The issue of abortion, touched upon briefly in Mary Stevens, M. D. (when Glenda ever-so-gently raises the possibility to Mary), is dealt with more directly as Kay’s Dr. Monica Braden flat-out refuses to perform the procedure on her friend. But Mary Stevens, M. D., and Dr. Monica and the mature adult themes with which they dealt were not to be repeated.
Dr. Monica was released in June, 1934, just barely before the imposition of the new Hollywood film production code, and the administrators of the code attempted, without success, to have Warner Brothers pull the film from release. However, several years later, Warner Brothers was denied permission under the code to re-release both Dr. Monica and Mary Stevens, M. D., due to content that was now classified as immoral and indecent. Neither was seen again until the age of television, and even then rarely until the advent of Turner Classic Movies and, in particular, the efforts of TCM host Robert Osborne, a fan and champion of Kay Francis and her work.
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With Dr. Monica, Warner Brothers would present a more glamorized version (and vision) of the female physician portrayed by Kay Francis, closer to the image the studio wanted and expected from Francis when it hired her away from Paramount a little over two years earlier. But even in the relatively gritty, earlier Mary Stevens, M. D., the theatrical advertising campaign emphasized the chic and romantic image of Francis, downplaying the novelty and the heroics of the woman in a man’s profession.
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Mary Stevens, M.D. was directed by Lloyd Bacon whose career in motion pictures stretched back nearly to their beginning. He began his film career acting for both Keystone and Essanay, where he worked with Chaplin, most memorably as the lucky boyfriend of Edna Purviance in Chaplin’s first true masterpiece, The Tramp (1915). As a director, his work spanned a period from Mack Sennett silent short comedies to CinemaScope, nearly a hundred feature films from the mid 1920s to the early 1950s.
Lloyd Bacon’s peak years were the 1930s when he helmed a head-spinning variety of films of all genres primarily for WB/First National, among the best being dramas such as Moby Dick (with John Barrymore), The Office Wife (with Dorothy Mackaill, both films from 1930), and Marked Woman (1937, with Bette Davis); and also popular comedies with Joe E. Brown, Fireman Save My Child and You Said a Mouthful (both 1932). But he found his groove (with an assist from Busby Berkeley) in a streak of three outstanding musicals for the WB in less than twelve months: 42nd Street (1933), Footlight Parade (1933), and Wonder Bar (1934, also with Kay Francis). His final film as director was the Robert Mitchum/Jean Simmons comedy, She Couldn’t Say No, for RKO in 1953.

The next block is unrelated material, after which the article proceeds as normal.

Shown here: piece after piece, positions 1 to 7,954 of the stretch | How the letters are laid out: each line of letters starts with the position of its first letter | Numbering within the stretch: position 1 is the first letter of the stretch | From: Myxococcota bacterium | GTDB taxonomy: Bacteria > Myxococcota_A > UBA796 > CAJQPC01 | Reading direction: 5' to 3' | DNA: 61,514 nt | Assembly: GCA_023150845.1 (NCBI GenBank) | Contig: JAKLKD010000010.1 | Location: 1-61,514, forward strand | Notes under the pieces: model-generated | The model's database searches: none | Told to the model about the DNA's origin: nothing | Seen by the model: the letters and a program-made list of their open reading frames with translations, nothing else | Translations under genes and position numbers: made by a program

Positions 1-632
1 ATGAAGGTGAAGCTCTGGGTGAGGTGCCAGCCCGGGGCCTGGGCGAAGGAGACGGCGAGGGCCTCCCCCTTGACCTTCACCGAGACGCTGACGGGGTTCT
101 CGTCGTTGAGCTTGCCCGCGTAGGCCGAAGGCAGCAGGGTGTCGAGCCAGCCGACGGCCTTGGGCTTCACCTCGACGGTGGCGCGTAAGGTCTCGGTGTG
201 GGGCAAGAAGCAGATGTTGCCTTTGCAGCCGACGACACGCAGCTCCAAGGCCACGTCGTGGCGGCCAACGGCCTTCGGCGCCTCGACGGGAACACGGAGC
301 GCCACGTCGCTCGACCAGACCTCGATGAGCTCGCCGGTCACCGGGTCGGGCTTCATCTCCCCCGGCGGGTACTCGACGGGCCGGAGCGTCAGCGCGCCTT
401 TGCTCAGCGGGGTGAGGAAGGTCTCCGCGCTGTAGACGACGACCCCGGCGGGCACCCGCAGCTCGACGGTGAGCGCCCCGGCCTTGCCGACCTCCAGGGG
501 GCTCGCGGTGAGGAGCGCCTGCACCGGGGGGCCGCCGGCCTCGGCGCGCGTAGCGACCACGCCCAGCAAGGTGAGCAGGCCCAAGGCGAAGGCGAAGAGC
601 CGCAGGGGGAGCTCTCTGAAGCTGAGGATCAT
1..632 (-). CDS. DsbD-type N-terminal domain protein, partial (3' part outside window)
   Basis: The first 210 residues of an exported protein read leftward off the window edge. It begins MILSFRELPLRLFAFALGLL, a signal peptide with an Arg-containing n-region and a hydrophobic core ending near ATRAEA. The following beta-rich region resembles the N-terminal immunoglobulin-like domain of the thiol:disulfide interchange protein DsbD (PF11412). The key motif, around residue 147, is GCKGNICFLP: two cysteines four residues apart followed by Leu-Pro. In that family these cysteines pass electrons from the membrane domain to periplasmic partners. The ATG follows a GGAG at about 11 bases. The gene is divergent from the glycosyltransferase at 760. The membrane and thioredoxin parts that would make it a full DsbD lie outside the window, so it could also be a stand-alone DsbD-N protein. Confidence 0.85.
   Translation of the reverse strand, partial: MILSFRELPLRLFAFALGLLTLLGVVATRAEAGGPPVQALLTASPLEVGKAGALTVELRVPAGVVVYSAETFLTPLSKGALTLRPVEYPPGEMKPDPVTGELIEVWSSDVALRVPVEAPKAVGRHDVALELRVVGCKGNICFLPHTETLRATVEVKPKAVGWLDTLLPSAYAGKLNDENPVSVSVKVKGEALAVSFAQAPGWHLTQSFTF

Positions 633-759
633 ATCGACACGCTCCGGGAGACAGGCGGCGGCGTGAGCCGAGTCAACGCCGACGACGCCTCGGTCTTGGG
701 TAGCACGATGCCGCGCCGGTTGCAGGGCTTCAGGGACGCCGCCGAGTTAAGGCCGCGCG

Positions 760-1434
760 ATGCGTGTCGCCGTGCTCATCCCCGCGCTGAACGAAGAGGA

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It is testament to the curious and often fleeting nature of fame that, at least until the last half-decade, the name Thelma Todd was more recognizable to classic movie fans, even those with an interest in film history, than that of Kay Francis. Thelma Todd was a blonde beauty pageant winner from Massachusetts who entered the movies initially as a beautiful prop in comedy shorts in the mid 1920s, and then found a niche in early sound comedies with Charley Chase and Laurel and Hardy.
Her career reached its peak in the early to mid 1930s when she appeared in supporting roles in numerous comedy features including two Marx Brothers hits at Paramount, Monkey Business (1931) and Horsefeathers (1932), at MGM with Buster Keaton in Speak Easily (1932), in two features with the extremely popular Joe E. Brown at First National, Broad Minded (1931) and Son of a Sailor (1933), with Wheeler and Woolsey in Cockeyed Cavaliers (1932) and Hips, Hips, Hooray! (1934) for RKO, and back at Hal Roach Studios with Laurel and Hardy in Fra Diavolo (1933) and, in her final feature film appearance, The Bohemian Girl (1936).
Todd also teamed with ZaSu Pitts in a memorable series of short comedies for the Hal Roach studio. Her screen partnership with ZaSu Pitts may have been the funniest female comedy duo of the Hollywood studio era — it’s certainly my favorite. Beginning in 1931, Todd and Pitts made 18 shorts for Hal Roach. After Pitts left the series in 1933, Todd was teamed with Patsy Kelly until Todd’s death in 1936.
Her talents weren’t limited to comedic roles. She appeared in musicals such as Sitting Pretty (1933, Paramount), with Ginger Rogers, Jack Haley and Jack Oakie, and dramas — the 1931 version of Warner Brothers’ The Maltese Falcon (as Mrs. Archer), Call Her Savage (1932, Fox) with Clara Bow, and Counsellor at Law (1933, Universal) with John Barrymore and Bebe Daniels. Todd’s increasing deftness in both comedy and drama, combined with her extraordinary looks, made her a hugely promising superstar-in-the making, and her premature and somewhat mysterious death at 29 (officially ruled as accidental carbon monoxide poisoning) that much more tragic a loss.